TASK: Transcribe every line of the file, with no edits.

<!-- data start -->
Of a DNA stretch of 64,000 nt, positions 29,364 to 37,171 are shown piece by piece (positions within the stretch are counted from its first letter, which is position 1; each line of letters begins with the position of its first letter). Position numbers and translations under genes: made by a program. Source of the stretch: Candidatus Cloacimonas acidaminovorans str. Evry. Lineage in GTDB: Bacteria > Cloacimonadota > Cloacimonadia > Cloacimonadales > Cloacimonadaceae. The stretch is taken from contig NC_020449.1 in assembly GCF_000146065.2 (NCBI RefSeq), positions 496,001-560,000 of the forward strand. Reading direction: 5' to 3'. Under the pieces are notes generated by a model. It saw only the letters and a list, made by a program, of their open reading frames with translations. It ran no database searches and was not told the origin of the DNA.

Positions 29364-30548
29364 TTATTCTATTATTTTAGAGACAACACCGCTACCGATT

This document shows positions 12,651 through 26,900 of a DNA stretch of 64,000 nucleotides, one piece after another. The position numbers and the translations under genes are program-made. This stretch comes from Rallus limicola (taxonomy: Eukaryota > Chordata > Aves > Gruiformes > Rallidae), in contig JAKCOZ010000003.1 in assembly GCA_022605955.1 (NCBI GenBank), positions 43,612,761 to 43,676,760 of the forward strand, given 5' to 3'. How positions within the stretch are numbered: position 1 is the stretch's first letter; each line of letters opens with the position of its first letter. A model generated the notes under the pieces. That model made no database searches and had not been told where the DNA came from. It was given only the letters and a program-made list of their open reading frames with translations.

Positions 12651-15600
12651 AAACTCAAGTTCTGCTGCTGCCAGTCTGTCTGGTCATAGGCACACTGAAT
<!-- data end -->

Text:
Of a DNA stretch of 64,000 nt, positions 29,364 to 37,171 are shown piece by piece (positions within the stretch are counted from its first letter, which is position 1; each line of letters begins with the position of its first letter). Position numbers and translations under genes: made by a program. Source of the stretch: Candidatus Cloacimonas acidaminovorans str. Evry. Lineage in GTDB: Bacteria > Cloacimonadota > Cloacimonadia > Cloacimonadales > Cloacimonadaceae. The stretch is taken from contig NC_020449.1 in assembly GCF_000146065.2 (NCBI RefSeq), positions 496,001-560,000 of the forward strand. Reading direction: 5' to 3'. Under the pieces are notes generated by a model. It saw only the letters and a list, made by a program, of their open reading frames with translations. It ran no database searches and was not told the origin of the DNA.

Positions 29364-30548
29364 TTATTCTATTATTTTAGAGACAACACCGCTACCGATT

This document shows positions 12,651 through 26,900 of a DNA stretch of 64,000 nucleotides, one piece after another. The position numbers and the translations under genes are program-made. This stretch comes from Rallus limicola (taxonomy: Eukaryota > Chordata > Aves > Gruiformes > Rallidae), in contig JAKCOZ010000003.1 in assembly GCA_022605955.1 (NCBI GenBank), positions 43,612,761 to 43,676,760 of the forward strand, given 5' to 3'. How positions within the stretch are numbered: position 1 is the stretch's first letter; each line of letters opens with the position of its first letter. A model generated the notes under the pieces. That model made no database searches and had not been told where the DNA came from. It was given only the letters and a program-made list of their open reading frames with translations.

Positions 12651-15600
12651 AAACTCAAGTTCTGCTGCTGCCAGTCTGTCTGGTCATAGGCACACTGAAT